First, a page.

Zi Su Ye – Perilla Leaf – “Purple Relaxing Leaf”

Nature: acrid, warm

Enters: Lung, Spleen

Actions: Releases exterior syndromes by dispersing cold (mild); eases distention of the chest and epigastrium; promotes Qi circulation, expands the chest; alleviates seafood poisoning; calms a restless fetus, alleviates morning sickness.


• Wind-cold: fever, aversion to cold, headache, nasal congestion, cough, chest discomfort or stifling sensation in the chest.
• Spleen and stomach Qi stagnation: distended chest, vomiting, morning sickness, poor appetite, nausea, bloating.
• Seafood poisoning: abdominal pain, vomiting, diarrhea.
• Morning sickness: best to use the stem (Zi su geng) rather than the leaf.
• Its ability to release the exterior is mild compared to Ma huang and Gui zhi, but it is stronger than Jing jie and Fang feng at dispersing cold.
• Excellent for treating turbidity.
• Short cook.
Hsu: Extract prolongs duration of sleep.
HF: A San Du, scattering toxin medicinal, typically found in Gu Zheng (Gu parasites) formulas (key herb in Su He Tang).
Li Dong Yuan: Upbears Yang Qi.
DY: Zi su (the leaves [Zi su ye] and stems [Zi su geng] of Perilla) can be combined with Huang lian to clear stomach heat, dry dampness, rectify the Qi, and stop vomiting. For the following indications, ginger mix-fried Huang lian should be used:
– 1. Vomiting and nausea due to stomach heat or damp-heat in the middle burner along with Qi stagnation in the middle burner.
– 2. Vomiting during pregnancy due to heat or damp-heat along with Qi stagnation in the middle burner.
Zi su geng (the stem) moves the Qi, opens the center, rectifies the Qi, quiets the fetus, and particularly treats vomiting due to pregnancy, threatened miscarriage, and epigastric or abdominal distention.
Zi su ye and Zi su geng are often combined and added to formulas to treat plum pit sensation or wind-cold attacks with food stagnation or vomiting.
BF: The contemporary standard description of Perilla is that it is acrid and warm, it enters the Lungs and spleen, and its functions are to effuse the exterior, scatter cold, rectify the Qi, and harmonize the constructive. It treats wind-cold flu, aversion to cold, emission of heat, cough, qi panting, chest and abdominal distention and fullness, and restless stirring of the fetus.
While all the sources quoted in the Zhong Yao Da Ci Dian (Large Dictionary of Chinese Medicinals) say that this medicinal is acrid and warm, the Ben Cao Yan Yi (Amplified Meaning Materia Medica) says that Perilla is only slightly acrid and also sweet. The Ben Cao Jing Shu (Oversights in the Materia Medica Classic) says its enters the hand Shaoyin and Taiyin and the foot Yangming, while the Ben Cao Jing Jie (Explaining the Materia Medica Classic) says it enters the foot Jueyin and hand Taiyin. In terms of functions and indications, the Ri Hua Zi Ben Cao (Ri Hua-zi’s Materia Medica) says it supplements the center and boosts the Qi as well as frees the flow of the large and small intestines. The Ben Cao Tu Jing (Illustrated Materia Medica Classic) says it frees the flow of the heart channel and boosts the spleen and stomach. These other historical opinions suggest there is more to Perilla than its just resolving the exterior and downbearing upwardly counterflowing Lung and stomach Qi.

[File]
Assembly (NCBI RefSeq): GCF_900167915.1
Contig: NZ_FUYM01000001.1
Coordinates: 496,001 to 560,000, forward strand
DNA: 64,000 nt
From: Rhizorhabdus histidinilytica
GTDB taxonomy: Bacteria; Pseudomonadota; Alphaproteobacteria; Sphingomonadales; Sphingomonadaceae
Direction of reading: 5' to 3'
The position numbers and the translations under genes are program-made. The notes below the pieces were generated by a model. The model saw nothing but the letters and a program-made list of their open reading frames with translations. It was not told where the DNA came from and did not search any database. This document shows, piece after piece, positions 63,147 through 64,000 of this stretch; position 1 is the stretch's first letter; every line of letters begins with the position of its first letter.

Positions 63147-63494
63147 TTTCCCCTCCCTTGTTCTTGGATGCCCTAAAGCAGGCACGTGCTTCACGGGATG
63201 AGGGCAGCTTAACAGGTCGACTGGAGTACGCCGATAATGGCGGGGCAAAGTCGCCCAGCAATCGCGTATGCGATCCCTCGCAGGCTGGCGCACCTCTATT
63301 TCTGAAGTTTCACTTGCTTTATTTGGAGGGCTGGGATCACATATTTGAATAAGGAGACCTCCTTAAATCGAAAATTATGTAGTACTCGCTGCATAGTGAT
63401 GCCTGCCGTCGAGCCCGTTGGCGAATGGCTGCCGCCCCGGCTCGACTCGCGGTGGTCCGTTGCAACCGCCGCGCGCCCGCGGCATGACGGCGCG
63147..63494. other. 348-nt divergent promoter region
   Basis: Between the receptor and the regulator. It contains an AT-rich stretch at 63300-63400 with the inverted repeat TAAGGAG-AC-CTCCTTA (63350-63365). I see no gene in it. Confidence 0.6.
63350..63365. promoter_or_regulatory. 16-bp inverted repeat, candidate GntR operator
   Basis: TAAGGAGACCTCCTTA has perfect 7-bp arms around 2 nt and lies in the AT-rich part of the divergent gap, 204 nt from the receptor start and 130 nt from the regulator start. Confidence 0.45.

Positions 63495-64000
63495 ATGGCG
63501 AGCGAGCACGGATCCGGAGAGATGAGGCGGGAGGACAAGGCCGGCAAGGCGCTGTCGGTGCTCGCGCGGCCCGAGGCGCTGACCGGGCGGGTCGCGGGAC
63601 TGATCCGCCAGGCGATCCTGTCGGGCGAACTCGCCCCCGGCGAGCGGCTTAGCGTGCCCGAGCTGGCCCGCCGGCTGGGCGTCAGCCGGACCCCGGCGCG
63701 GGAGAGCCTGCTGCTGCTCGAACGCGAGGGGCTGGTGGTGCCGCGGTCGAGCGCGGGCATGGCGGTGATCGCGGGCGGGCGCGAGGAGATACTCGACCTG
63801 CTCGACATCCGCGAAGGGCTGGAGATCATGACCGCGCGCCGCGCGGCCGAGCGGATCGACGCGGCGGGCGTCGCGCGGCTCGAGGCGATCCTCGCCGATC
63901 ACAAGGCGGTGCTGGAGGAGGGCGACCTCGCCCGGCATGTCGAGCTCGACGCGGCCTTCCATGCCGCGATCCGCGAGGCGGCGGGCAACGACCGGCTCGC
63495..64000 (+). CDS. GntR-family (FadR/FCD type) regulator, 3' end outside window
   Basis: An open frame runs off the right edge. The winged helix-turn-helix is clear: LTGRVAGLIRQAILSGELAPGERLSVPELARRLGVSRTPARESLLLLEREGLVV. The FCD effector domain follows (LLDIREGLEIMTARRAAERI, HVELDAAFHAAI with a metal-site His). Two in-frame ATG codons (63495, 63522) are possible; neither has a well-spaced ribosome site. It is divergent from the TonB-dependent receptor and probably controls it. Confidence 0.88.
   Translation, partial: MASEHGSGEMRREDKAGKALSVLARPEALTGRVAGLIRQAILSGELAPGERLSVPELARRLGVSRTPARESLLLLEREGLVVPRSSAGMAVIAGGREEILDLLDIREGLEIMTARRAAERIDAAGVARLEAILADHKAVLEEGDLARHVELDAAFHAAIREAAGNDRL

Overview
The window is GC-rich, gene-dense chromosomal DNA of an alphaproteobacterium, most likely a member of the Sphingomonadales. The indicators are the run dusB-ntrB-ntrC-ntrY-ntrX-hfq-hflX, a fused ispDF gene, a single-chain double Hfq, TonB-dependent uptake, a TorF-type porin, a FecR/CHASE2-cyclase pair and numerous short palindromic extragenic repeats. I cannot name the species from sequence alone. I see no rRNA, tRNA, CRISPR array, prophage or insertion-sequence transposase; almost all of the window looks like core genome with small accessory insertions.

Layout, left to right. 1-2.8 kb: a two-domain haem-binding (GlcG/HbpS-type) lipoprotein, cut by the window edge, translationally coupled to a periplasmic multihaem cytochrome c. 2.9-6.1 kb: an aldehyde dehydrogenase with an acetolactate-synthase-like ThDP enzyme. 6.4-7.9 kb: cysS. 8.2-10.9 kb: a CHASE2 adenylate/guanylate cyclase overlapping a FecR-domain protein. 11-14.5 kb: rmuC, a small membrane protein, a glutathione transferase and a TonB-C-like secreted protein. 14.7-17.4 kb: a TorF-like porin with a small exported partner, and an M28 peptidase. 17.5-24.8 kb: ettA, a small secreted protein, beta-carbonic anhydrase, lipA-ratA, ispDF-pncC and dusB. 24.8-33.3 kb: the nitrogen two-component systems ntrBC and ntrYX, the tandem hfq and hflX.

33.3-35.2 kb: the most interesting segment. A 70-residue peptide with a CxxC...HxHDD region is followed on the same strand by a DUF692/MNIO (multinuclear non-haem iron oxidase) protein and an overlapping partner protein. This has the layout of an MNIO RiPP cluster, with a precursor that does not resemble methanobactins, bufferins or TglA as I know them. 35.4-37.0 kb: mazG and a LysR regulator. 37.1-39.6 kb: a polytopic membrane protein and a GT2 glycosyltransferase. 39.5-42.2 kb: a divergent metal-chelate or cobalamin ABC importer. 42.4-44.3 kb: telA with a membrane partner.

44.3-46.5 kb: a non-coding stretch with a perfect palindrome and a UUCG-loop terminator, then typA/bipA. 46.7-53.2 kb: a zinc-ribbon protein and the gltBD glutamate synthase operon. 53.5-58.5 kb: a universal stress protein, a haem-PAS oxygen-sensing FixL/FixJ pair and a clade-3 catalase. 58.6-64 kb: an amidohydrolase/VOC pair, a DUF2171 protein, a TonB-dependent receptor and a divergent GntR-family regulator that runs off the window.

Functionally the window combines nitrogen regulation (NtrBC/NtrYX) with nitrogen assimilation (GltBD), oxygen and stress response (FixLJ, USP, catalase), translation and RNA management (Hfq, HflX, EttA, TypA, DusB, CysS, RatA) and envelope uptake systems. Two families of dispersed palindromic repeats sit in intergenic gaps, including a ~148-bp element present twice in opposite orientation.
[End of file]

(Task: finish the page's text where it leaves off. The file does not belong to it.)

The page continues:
Restless fetal stirring refers to lower abdominal pain with leakage of blood from the vaginal meatus and low back pain during pregnancy. These are symptoms of threatened miscarriage. Most threatened and/or unstoppable miscarriages in my practice are due to insufficient production of progesterone. This usually goes hand in hand with a luteal phase deficiency and is, in my opinion, commonly due to autoimmune ovaritis. Such luteal phase deficiencies and progesterone insufficiencies in 35-50 year old Western women are overwhelmingly accompanied by signs and symptoms of spleen Qi-kidney Yang vacuity complicated by liver depression and possible damp heat, depressive heat, and/or blood stasis, and it is very interesting to me that Perilla is accepted as an empirically effective Chinese medicinal for quieting the fetus – something one would not expect from an exterior-resolving herb.
The Ben Cao Tong Xuan (The Mystery-penetrating Materia Medica) says that Perilla may discharge (drain) a person’s true Qi if administered for a long period of time. Resolving the exterior means to promote sweating and sweating always results in a loss of true Yin and Yang Qi.
However, when combined with Mume, this medicinal’s negative effects of discharging and draining are counterbalanced. As an exterior-resolving medicinal, Perilla is contraindicated in Yin vacuity patterns for fear of further damaging Yin fluids, but Mume engenders fluids. Likewise, over-effusing and out-thrusting can damage the Yang qi, but Mume’s astringing and securing of the Lung Qi prevents this.

Dose: 3-9g

Leave a Reply

Your email address will not be published. Required fields are marked *